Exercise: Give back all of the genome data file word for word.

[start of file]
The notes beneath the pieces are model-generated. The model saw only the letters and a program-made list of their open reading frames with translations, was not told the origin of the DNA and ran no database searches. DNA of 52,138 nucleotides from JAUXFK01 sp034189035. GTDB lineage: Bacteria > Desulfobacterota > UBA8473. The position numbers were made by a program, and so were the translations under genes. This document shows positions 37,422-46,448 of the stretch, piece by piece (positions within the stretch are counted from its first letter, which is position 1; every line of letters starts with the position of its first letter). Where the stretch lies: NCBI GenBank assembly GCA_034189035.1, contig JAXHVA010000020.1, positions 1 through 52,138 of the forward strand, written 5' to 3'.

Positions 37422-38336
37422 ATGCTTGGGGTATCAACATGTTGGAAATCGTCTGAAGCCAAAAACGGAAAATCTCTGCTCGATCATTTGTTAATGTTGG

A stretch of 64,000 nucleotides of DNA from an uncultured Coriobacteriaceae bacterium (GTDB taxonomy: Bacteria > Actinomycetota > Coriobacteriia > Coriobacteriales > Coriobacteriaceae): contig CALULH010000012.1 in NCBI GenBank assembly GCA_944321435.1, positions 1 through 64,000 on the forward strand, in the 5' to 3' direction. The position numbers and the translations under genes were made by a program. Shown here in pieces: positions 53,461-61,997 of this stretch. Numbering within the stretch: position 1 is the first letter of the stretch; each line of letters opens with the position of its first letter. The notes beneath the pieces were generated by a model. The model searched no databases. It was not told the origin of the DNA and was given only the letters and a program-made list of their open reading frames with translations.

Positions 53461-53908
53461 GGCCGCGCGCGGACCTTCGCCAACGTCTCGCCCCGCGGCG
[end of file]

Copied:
The notes beneath the pieces are model-generated. The model saw only the letters and a program-made list of their open reading frames with translations, was not told the origin of the DNA and ran no database searches. DNA of 52,138 nucleotides from JAUXFK01 sp034189035. GTDB lineage: Bacteria > Desulfobacterota > UBA8473. The position numbers were made by a program, and so were the translations under genes. This document shows positions 37,422-46,448 of the stretch, piece by piece (positions within the stretch are counted from its first letter, which is position 1; every line of letters starts with the position of its first letter). Where the stretch lies: NCBI GenBank assembly GCA_034189035.1, contig JAXHVA010000020.1, positions 1 through 52,138 of the forward strand, written 5' to 3'.

Positions 37422-38336
37422 ATGCTTGGGGTATCAACATGTTGGAAATCGTCTGAAGCCAAAAACGGAAAATCTCTGCTCGATCATTTGTTAATGTTGG

A stretch of 64,000 nucleotides of DNA from an uncultured Coriobacteriaceae bacterium (GTDB taxonomy: Bacteria > Actinomycetota > Coriobacteriia > Coriobacteriales > Coriobacteriaceae): contig CALULH010000012.1 in NCBI GenBank assembly GCA_944321435.1, positions 1 through 64,000 on the forward strand, in the 5' to 3' direction. The position numbers and the translations under genes were made by a program. Shown here in pieces: positions 53,461-61,997 of this stretch. Numbering within the stretch: position 1 is the first letter of the stretch; each line of letters opens with the position of its first letter. The notes beneath the pieces were generated by a model. The model searched no databases. It was not told the origin of the DNA and was given only the letters and a program-made list of their open reading frames with translations.

Positions 53461-53908
53461 GGCCGCGCGCGGACCTTCGCCAACGTCTCGCCCCGCGGCG